After a lifetime in the oil industry,
it must seem strange to return
to the hard coal country of his childhood,
but at least Pop-pop doesn’t need a light.
This is an outcome he’d recognize —
one he set aside after his famous talk with God.
I hear his nose drip behind me
like the stalactite it was always trying to become.
Someone says, Black as the ace of spades!
with a nervous laugh,
& it sounds just like him.
__________

[Poetry Thursday – dead link]

I also recorded an audio version of my poem “Into the Garden” from the other day, and posted it along with the text here.

Find links to other people’s Poetry Thursday posts here.

Plummer’s Hollow wildflower walk

holloway overhung with ancient trees n Cornwall

For anyone in the area who might be interested, I’ll be leading a walk up the hollow on Saturday morning beginning at 9:00 a.m. The road is open to the public in any case, but only for the first mile and quarter. By joining this hike saunter, you’ll get to see parts of the property normally off-limits to casual visitors. Bring water, wear comfortable walking shoes, and drop me a line if you need directions. Our wildflower diversity isn’t as high as you might find in some other spots with less acidic soil, but the hollow’s very pretty this time of year, and of course I can natter on endlessly about forest history and stuff.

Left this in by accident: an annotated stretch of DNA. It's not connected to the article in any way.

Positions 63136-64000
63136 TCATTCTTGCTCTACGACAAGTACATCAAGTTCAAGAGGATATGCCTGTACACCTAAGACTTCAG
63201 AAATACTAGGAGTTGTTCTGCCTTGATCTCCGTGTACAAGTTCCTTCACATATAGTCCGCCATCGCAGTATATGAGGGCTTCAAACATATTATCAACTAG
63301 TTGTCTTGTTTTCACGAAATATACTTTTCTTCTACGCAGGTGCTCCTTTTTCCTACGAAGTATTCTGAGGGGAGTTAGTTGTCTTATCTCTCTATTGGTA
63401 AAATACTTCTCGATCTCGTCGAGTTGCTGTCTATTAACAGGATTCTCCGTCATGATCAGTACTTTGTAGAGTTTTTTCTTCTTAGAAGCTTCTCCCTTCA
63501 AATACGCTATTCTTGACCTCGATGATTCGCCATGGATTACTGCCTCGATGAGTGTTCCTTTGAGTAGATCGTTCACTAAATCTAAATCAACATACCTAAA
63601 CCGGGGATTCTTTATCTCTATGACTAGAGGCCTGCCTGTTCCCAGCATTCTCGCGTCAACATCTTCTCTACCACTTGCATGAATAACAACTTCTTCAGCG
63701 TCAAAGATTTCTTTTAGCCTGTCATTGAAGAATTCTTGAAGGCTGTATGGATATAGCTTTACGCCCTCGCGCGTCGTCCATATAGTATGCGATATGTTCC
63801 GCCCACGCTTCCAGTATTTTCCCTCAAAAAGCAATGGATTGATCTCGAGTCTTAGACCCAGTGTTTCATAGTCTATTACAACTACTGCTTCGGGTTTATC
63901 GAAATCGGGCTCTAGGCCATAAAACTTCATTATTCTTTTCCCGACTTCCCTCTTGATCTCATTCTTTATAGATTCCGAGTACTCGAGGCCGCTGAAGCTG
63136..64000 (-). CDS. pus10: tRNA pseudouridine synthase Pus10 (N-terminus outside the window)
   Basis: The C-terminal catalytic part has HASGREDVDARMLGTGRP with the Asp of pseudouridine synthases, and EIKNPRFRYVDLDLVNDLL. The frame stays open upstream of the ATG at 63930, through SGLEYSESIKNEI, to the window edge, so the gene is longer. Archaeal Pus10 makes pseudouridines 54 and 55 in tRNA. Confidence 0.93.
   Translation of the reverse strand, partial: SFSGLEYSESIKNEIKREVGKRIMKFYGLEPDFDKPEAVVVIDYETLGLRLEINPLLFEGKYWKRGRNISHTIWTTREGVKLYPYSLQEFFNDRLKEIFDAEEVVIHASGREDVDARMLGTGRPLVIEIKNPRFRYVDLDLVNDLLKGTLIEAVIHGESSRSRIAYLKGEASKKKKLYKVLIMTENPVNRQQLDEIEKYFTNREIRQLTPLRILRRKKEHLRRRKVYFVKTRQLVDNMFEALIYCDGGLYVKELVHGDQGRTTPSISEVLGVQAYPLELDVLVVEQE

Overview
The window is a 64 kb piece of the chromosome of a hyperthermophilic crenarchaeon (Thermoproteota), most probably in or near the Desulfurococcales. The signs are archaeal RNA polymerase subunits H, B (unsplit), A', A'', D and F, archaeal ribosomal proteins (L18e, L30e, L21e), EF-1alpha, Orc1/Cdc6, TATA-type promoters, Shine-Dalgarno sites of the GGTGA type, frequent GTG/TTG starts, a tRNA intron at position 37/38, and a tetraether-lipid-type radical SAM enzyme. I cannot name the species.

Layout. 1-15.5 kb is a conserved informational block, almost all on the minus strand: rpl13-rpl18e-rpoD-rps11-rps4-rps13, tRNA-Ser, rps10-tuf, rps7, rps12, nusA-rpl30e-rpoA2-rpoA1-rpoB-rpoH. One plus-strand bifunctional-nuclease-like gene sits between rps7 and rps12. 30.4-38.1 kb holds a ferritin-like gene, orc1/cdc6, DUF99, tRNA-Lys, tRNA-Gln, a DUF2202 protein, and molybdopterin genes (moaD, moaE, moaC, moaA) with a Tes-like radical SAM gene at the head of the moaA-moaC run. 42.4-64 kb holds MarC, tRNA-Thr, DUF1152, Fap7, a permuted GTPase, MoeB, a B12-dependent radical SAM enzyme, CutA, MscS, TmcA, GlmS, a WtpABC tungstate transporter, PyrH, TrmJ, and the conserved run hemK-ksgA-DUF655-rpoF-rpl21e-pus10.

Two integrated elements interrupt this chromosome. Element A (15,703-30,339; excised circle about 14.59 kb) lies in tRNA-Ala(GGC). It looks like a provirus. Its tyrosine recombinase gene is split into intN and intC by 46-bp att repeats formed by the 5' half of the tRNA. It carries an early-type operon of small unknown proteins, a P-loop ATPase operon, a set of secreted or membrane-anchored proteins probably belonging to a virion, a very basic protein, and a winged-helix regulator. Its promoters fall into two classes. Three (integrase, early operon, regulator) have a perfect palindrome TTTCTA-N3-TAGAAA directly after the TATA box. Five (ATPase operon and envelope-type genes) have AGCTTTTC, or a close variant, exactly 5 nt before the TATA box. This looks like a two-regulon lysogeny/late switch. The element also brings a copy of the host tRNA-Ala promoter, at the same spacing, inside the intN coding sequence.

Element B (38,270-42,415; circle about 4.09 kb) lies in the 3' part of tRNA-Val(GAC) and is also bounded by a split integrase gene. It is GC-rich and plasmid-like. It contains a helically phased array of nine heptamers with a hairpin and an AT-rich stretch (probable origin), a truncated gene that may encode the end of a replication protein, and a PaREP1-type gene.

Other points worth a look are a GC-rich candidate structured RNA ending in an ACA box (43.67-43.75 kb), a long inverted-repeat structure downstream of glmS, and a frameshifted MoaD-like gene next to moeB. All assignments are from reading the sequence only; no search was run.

Down to earth

holloway overhung with ancient trees n Cornwall

flying squirrel

Trees in the Concrete, the 11th — and first themed — edition of the Festival of the Trees, appeared yesterday morning at Flatbush Gardener. Xris did a great job of finding articles and blog posts to fit his theme. Also, I and the Bird #48 — “A Field Guide to the Bird Posts” — is fresh this morning at Greg Laden’s blog. (The next edition of I and the Bird will be right here at Via Negativa on May 17! Those of you who know me personally can wipe the coffee off your computer screens now.)

And as long as I’m posting links: fans of my mother’s nature writing can find three new posts from her at the Marcia Bonta and Plummer’s Hollow sites — Saving the Future; Spring wildflowers: back on track; and April Journal Highlights (2).